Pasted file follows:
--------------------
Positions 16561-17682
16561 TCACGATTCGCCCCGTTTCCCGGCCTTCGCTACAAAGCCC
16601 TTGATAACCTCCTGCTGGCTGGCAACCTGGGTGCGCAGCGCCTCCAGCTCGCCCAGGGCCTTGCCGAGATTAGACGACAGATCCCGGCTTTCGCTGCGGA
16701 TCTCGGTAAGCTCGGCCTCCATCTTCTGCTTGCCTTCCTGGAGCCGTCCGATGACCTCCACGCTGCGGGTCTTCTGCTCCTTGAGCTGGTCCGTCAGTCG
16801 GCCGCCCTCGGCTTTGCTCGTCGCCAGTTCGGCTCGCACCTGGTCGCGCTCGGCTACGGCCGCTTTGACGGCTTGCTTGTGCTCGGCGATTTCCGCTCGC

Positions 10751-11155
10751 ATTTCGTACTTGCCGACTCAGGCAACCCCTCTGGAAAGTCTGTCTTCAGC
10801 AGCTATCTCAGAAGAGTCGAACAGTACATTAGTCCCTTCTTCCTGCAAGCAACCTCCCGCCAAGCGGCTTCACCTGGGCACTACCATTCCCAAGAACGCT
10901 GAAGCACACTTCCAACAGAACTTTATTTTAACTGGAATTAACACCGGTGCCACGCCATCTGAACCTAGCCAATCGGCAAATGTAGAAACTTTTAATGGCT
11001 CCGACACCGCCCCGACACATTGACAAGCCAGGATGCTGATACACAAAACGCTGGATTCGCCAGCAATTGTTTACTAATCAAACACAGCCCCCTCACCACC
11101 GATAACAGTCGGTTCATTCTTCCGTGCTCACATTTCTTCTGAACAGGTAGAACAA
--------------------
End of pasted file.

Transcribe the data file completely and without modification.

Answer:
Positions 16561-17682
16561 TCACGATTCGCCCCGTTTCCCGGCCTTCGCTACAAAGCCC
16601 TTGATAACCTCCTGCTGGCTGGCAACCTGGGTGCGCAGCGCCTCCAGCTCGCCCAGGGCCTTGCCGAGATTAGACGACAGATCCCGGCTTTCGCTGCGGA
16701 TCTCGGTAAGCTCGGCCTCCATCTTCTGCTTGCCTTCCTGGAGCCGTCCGATGACCTCCACGCTGCGGGTCTTCTGCTCCTTGAGCTGGTCCGTCAGTCG
16801 GCCGCCCTCGGCTTTGCTCGTCGCCAGTTCGGCTCGCACCTGGTCGCGCTCGGCTACGGCCGCTTTGACGGCTTGCTTGTGCTCGGCGATTTCCGCTCGC

Positions 10751-11155
10751 ATTTCGTACTTGCCGACTCAGGCAACCCCTCTGGAAAGTCTGTCTTCAGC
10801 AGCTATCTCAGAAGAGTCGAACAGTACATTAGTCCCTTCTTCCTGCAAGCAACCTCCCGCCAAGCGGCTTCACCTGGGCACTACCATTCCCAAGAACGCT
10901 GAAGCACACTTCCAACAGAACTTTATTTTAACTGGAATTAACACCGGTGCCACGCCATCTGAACCTAGCCAATCGGCAAATGTAGAAACTTTTAATGGCT
11001 CCGACACCGCCCCGACACATTGACAAGCCAGGATGCTGATACACAAAACGCTGGATTCGCCAGCAATTGTTTACTAATCAAACACAGCCCCCTCACCACC
11101 GATAACAGTCGGTTCATTCTTCCGTGCTCACATTTCTTCTGAACAGGTAGAACAA